With Burrow running the show and throwing to a top-shelf trio of receivers, the Bengals, who went 12-4 and won the division last season, will shoot for another Super Bowl, two seasons removed from an improbable run to the title game.
Ja’Marr Chase, Tee Higgins and Tyler Boyd give Burrow a trifecta as good as any in the league.
Chase, the AP Offensive Rookie of the Year in 2021, has shown a commitment this summer to reaching another level.
“Some guys get tired and go through the motions,” wide receivers coach Troy Walters said. “Ja’Marr has been elite every day. It comes down to fine tuning route running. Adding nuance to it.”
Linebackers Logan Wilson and Germaine Pratt, and edge rushers Trey Hendrickson and Sam Hubbard anchor an underrated defense.
The secondary has some questions after safeties Jessie Bates III, Vonn Bell and cornerback Eli Apple left as free agents. Cincinnati’s best cornerback, Chidobe Awuzie, is expected back after tearing an ACL last season.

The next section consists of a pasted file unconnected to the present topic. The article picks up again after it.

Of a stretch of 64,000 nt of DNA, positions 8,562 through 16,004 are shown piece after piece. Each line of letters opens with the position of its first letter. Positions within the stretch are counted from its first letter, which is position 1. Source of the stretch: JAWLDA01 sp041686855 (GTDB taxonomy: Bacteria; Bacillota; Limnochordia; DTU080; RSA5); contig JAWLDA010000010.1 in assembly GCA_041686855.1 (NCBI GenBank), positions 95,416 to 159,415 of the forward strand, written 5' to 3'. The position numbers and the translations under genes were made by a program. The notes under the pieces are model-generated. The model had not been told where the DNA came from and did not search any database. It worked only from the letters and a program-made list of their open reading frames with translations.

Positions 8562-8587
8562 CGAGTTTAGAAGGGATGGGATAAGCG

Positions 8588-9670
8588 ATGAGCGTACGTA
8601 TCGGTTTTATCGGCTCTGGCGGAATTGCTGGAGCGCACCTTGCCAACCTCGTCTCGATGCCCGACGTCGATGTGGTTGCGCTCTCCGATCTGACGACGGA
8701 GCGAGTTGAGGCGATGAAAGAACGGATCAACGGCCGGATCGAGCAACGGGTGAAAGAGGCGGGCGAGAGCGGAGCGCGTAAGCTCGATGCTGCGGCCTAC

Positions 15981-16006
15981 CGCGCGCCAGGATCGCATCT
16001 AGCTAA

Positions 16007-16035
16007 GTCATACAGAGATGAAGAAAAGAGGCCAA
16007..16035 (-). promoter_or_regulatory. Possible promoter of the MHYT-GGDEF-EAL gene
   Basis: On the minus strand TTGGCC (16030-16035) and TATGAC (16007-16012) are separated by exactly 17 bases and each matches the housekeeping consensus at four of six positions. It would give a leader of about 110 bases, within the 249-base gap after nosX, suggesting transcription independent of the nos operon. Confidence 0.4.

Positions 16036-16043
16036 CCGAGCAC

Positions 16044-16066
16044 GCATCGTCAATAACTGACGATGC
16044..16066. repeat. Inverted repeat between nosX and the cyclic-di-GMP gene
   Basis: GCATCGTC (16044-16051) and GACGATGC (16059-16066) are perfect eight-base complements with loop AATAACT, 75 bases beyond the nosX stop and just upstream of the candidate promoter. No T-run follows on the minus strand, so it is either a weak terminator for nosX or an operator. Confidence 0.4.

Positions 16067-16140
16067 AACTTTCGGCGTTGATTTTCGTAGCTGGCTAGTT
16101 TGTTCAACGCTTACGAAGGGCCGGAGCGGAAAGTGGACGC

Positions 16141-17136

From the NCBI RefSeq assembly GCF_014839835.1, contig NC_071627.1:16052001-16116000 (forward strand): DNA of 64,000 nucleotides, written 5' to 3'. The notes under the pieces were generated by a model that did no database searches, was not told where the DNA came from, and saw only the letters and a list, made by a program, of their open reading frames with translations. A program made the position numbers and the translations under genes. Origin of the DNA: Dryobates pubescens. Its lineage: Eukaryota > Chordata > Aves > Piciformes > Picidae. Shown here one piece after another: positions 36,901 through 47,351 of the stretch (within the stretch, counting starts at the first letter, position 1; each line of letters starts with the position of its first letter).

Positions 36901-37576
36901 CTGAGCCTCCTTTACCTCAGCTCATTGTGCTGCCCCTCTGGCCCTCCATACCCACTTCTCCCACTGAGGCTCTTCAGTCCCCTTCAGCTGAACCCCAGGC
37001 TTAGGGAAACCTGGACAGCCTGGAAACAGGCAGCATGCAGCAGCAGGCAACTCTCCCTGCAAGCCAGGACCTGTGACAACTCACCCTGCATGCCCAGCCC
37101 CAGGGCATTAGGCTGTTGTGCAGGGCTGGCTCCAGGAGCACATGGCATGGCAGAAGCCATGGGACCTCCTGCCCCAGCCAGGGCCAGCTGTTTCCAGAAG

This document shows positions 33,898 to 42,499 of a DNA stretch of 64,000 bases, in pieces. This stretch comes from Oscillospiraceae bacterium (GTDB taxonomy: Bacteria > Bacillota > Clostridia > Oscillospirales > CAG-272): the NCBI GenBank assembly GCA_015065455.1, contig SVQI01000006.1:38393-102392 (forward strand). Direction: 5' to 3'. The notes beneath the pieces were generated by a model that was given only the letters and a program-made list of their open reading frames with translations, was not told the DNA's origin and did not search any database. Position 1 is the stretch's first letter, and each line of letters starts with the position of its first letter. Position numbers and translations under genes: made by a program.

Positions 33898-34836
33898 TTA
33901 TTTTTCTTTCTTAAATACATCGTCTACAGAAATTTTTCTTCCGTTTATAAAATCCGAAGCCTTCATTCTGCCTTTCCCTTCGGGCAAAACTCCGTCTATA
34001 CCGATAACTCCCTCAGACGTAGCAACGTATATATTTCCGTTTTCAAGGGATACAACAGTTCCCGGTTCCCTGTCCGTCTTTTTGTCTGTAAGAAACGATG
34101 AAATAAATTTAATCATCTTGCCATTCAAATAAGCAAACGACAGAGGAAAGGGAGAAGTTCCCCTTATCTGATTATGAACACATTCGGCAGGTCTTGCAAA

ALL SYSTEMS GO
Along with long-term financial security, the Ravens gave Jackson a couple of new receivers and a new offensive coordinator.
Baltimore signed Odell Beckham Jr. and drafted Zay Flowers in the first round in an attempt to upgrade a receiving group that was substandard a year ago.
“Let’s get these guys the ball and let them do them,” Jackson said. “We have the guys that will make stuff happen, get yards after the catch.”
The big question is how coordinator Todd Monken, who won two national titles with Georgia, will alter Baltimore’s offense to try to get the most out of Jackson’s unique skill set.
The Ravens were a stout team defensively by the end of last season thanks to the linebacker tandem of Roquan Smith and Patrick Queen. But there are injury concerns in the secondary heading into this season. Pro Bowl cornerback Marlon Humphrey needed surgery for a lingering foot issue.
While Watson’s suspension created a massive void in the 2022 season, Cleveland’s defense was a bigger hole.